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Head off metabolic syndrome

Following a heart-healthy diet can lower your chance of developing metabolic syndrome, an extremely common condition that can lead to other health problems. Metabolic syndrome serves as an early warning system for heart disease, diabetes and stroke.
About a third of Americans have metabolic syndrome, which is actually made up of several different health conditions. They include:
• a large waist
• high levels of the blood fat triglyceride
• low levels of HDL, good cholesterol
• elevated blood pressure
• too much sugar in the blood
You’ve got metabolic syndrome if you have at least three of those factors. The more you have, the greater your likelihood of future health problems. For example, nearly two out of three people with diabetes have high blood pressure. This doubles their risk of cardiovascular disease, which can lead to heart attack and stroke.
Several things act together to cause metabolic syndrome, including older age and family history of diabetes or heart disease. Overweight is also to blame. That’s where a healthy diet fits in. Eating the right amounts of the right foods can help you both lose and stay at a healthy weight.
If you have metabolic syndrome or diabetes – or are caring for someone who does — here’s help. Rufty-Holmes Senior Center and Novant Rowan Medical Center are partnering to offer a class for people with metabolic syndrome, diabetes or pre-diabetes and their caregivers.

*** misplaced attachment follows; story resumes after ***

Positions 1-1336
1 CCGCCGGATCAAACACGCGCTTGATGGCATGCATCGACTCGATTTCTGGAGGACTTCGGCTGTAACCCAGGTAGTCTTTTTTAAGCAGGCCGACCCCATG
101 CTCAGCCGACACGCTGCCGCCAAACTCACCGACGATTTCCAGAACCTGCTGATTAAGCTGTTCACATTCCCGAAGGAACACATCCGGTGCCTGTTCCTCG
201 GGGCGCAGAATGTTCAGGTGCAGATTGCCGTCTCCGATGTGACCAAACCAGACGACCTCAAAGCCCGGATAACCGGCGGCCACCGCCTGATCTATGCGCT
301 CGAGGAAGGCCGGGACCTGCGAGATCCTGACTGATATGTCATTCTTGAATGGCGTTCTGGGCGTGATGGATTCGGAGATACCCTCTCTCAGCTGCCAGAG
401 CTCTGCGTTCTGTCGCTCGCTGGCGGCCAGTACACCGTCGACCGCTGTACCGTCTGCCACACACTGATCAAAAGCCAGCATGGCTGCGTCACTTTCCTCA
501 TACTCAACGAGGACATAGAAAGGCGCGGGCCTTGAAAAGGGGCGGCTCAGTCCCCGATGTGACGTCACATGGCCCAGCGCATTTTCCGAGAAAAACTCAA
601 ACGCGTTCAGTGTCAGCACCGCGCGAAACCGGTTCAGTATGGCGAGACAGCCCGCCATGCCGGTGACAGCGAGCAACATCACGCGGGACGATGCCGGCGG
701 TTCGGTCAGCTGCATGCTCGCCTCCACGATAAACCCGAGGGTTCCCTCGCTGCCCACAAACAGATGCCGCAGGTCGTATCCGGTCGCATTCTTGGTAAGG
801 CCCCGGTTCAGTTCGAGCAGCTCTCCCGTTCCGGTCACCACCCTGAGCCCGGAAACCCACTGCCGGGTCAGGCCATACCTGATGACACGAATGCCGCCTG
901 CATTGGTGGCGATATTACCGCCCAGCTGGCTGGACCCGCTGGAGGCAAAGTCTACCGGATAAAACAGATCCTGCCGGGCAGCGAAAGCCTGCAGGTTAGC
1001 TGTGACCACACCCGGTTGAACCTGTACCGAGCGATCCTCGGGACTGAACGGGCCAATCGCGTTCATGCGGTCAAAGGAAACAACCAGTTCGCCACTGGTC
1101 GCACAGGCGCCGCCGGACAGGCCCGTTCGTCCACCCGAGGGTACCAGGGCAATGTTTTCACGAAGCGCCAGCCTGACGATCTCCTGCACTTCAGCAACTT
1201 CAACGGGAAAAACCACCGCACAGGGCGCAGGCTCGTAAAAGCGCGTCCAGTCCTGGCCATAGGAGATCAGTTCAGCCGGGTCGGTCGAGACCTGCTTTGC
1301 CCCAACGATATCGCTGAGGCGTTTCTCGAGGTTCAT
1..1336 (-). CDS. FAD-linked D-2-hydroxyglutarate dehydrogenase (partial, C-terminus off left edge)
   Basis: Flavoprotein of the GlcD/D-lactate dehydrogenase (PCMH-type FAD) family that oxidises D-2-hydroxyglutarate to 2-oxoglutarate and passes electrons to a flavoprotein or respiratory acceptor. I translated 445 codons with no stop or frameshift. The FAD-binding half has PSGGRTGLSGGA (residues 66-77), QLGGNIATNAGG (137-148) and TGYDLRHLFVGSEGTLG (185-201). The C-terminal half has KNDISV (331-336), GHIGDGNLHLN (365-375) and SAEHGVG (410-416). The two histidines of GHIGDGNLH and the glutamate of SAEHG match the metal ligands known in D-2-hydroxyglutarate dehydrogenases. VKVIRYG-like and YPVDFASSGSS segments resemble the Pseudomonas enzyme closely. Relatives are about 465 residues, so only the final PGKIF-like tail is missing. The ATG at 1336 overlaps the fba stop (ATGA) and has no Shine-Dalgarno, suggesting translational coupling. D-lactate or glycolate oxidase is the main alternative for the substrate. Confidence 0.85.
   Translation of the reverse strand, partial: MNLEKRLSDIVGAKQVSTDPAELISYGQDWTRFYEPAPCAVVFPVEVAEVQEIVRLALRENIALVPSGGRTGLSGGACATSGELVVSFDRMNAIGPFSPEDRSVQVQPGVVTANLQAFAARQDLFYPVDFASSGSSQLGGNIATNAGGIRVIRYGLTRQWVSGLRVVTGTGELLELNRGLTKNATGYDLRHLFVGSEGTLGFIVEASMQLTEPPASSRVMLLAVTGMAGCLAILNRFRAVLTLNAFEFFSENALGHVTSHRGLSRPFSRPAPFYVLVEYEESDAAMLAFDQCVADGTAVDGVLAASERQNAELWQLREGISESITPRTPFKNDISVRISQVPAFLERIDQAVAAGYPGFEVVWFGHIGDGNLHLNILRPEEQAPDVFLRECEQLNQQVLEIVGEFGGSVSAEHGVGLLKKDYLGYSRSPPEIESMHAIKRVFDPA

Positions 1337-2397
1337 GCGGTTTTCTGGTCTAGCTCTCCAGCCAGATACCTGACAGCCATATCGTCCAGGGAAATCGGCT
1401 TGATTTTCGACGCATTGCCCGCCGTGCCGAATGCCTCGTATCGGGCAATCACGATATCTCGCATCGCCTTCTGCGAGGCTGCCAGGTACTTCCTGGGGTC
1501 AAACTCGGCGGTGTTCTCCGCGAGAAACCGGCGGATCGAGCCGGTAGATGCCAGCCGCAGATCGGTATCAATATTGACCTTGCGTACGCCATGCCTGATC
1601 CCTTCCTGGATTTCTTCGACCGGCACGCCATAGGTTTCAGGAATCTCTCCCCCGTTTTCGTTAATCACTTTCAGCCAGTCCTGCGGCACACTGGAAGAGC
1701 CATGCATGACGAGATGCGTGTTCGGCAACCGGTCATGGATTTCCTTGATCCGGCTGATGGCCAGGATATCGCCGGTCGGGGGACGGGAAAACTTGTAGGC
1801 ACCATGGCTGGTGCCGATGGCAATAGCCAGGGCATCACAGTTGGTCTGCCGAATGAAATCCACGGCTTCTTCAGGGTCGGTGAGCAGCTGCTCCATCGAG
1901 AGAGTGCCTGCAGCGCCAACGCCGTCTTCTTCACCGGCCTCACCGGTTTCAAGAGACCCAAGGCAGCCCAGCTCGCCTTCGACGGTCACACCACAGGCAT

Living Healthy with Diabetes is a six-week program that teaches participants practical ways to manage diabetes through healthy diet, nutrition and exercise. The classes will also cover medications and other treatment choices, as well as better ways to talk with doctors and family members about the condition.
Developed through research at Stanford University School of Medicine, the class is based on evidence about what actually helps people take control of diabetes and other conditions related to diabetes. Studies show the program can reduce the number of doctor visits and hospitalizations, and lead to a better quality of life for those who participate.
The free, 21/2 hour weekly classes start Friday, March 7. They will be held Fridays from 9:30 a.m. to 12 p.m. at Novant Rowan Medical Center, 612 Mocksville Ave. Space is limited. For more information or to sign up, call Rufty-Holmes Senior Center, 704-216-7714.

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